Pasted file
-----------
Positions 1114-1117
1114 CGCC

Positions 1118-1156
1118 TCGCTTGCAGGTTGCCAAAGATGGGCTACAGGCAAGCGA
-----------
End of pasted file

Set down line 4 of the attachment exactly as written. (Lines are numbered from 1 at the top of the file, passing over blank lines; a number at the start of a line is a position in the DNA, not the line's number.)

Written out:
1118 TCGCTTGCAGGTTGCCAAAGATGGGCTACAGGCAAGCGA